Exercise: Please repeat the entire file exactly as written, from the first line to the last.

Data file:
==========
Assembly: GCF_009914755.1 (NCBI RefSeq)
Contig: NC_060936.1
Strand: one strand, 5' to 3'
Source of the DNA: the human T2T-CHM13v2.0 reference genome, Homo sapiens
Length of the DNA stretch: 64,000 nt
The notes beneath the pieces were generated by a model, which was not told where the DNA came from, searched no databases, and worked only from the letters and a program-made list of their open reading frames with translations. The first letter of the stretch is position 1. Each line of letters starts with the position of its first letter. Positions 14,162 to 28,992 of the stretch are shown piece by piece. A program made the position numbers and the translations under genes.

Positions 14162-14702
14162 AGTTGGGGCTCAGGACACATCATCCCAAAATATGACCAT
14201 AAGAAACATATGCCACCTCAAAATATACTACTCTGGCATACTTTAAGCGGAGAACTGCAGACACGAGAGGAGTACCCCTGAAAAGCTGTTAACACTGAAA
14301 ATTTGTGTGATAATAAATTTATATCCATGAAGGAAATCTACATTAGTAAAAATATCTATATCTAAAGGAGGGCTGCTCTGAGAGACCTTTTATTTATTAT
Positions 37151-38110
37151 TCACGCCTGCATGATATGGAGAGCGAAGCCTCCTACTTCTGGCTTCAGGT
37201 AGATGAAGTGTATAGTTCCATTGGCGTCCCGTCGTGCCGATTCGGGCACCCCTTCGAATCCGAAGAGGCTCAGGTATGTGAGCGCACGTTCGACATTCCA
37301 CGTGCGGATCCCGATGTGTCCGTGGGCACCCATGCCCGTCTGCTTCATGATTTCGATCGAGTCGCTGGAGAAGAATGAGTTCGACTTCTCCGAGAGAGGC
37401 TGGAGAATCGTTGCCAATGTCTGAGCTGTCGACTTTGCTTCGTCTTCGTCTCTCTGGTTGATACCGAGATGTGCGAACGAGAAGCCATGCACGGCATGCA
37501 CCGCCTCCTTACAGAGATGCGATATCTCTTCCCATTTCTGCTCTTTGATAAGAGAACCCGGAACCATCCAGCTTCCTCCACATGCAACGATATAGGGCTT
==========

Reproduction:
Assembly: GCF_009914755.1 (NCBI RefSeq)
Contig: NC_060936.1
Strand: one strand, 5' to 3'
Source of the DNA: the human T2T-CHM13v2.0 reference genome, Homo sapiens
Length of the DNA stretch: 64,000 nt
The notes beneath the pieces were generated by a model, which was not told where the DNA came from, searched no databases, and worked only from the letters and a program-made list of their open reading frames with translations. The first letter of the stretch is position 1. Each line of letters starts with the position of its first letter. Positions 14,162 to 28,992 of the stretch are shown piece by piece. A program made the position numbers and the translations under genes.

Positions 14162-14702
14162 AGTTGGGGCTCAGGACACATCATCCCAAAATATGACCAT
14201 AAGAAACATATGCCACCTCAAAATATACTACTCTGGCATACTTTAAGCGGAGAACTGCAGACACGAGAGGAGTACCCCTGAAAAGCTGTTAACACTGAAA
14301 ATTTGTGTGATAATAAATTTATATCCATGAAGGAAATCTACATTAGTAAAAATATCTATATCTAAAGGAGGGCTGCTCTGAGAGACCTTTTATTTATTAT
Positions 37151-38110
37151 TCACGCCTGCATGATATGGAGAGCGAAGCCTCCTACTTCTGGCTTCAGGT
37201 AGATGAAGTGTATAGTTCCATTGGCGTCCCGTCGTGCCGATTCGGGCACCCCTTCGAATCCGAAGAGGCTCAGGTATGTGAGCGCACGTTCGACATTCCA
37301 CGTGCGGATCCCGATGTGTCCGTGGGCACCCATGCCCGTCTGCTTCATGATTTCGATCGAGTCGCTGGAGAAGAATGAGTTCGACTTCTCCGAGAGAGGC
37401 TGGAGAATCGTTGCCAATGTCTGAGCTGTCGACTTTGCTTCGTCTTCGTCTCTCTGGTTGATACCGAGATGTGCGAACGAGAAGCCATGCACGGCATGCA
37501 CCGCCTCCTTACAGAGATGCGATATCTCTTCCCATTTCTGCTCTTTGATAAGAGAACCCGGAACCATCCAGCTTCCTCCACATGCAACGATATAGGGCTT